Contributing writer for The Artifice.
Junior Contributor I
How Does "Spoiler Culture" Impact Our Ability To Interact with Media
Explore the rise of "spoiler culture" – especially in relation to TV shows and movies – looking at its current prevalence in society, possible origins, and perhaps some famous/infamous instances of "spoilers" as a preface to how "spoiler culture" impacts an audience’s interaction with the work and fellow audience members.
i.e. inability to any longer freely engage in the discussion of a work, whether that inability to discuss effects the way people process that work, isolating one’s self from others to avoid spoilers (to the point even of limiting one’s social media)
Might be interesting as well to see if "spoiler culture" persists within well known material. For instance, are people less concerned with spoilers when consuming media of a historical nature like WW2 movies?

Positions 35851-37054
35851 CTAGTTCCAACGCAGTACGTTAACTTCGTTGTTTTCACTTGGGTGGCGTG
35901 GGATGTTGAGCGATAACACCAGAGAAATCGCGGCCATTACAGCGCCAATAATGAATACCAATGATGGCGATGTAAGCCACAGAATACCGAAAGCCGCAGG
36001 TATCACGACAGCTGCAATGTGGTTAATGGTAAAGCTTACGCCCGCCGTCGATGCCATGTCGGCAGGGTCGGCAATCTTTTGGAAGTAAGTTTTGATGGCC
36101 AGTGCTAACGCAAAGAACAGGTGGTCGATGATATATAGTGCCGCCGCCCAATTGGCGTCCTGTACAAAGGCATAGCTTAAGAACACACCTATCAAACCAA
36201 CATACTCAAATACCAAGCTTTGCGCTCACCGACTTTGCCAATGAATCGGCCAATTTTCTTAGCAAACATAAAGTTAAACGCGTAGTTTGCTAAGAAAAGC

Supernatural sees Sam and Dean brought back from the dead numerous times and the first few actually carried, in my opinion, emotional weight. But as the series went on the resurrections had less and less time between them until they’re being brought back before the credits even roll on that very episode.
Its hard to be invested not only because it makes the story predictable but it takes away one of the main connecting points of character an audience, the fact that we all owe life a death.
I think the unpredictable nature of the show is one of the things that makes it so great – too many movies and shows can be plotted out on a minute by minute basis – but i never considered that its unpredictability and jarring moments might be Brechtian in nature. I look forward to re-watching it with that in mind!
I’ve always disliked the idea that movies are only narratives and so your article about the poetic nature and more thoughtful or thematic approach that films can take was, for me, a breath of fresh air.
I did find it curious though that you left out editing as a relevant cinematic technique. And that you didn’t touch on documentary, which offers it’s own version of more poetic filmmaking.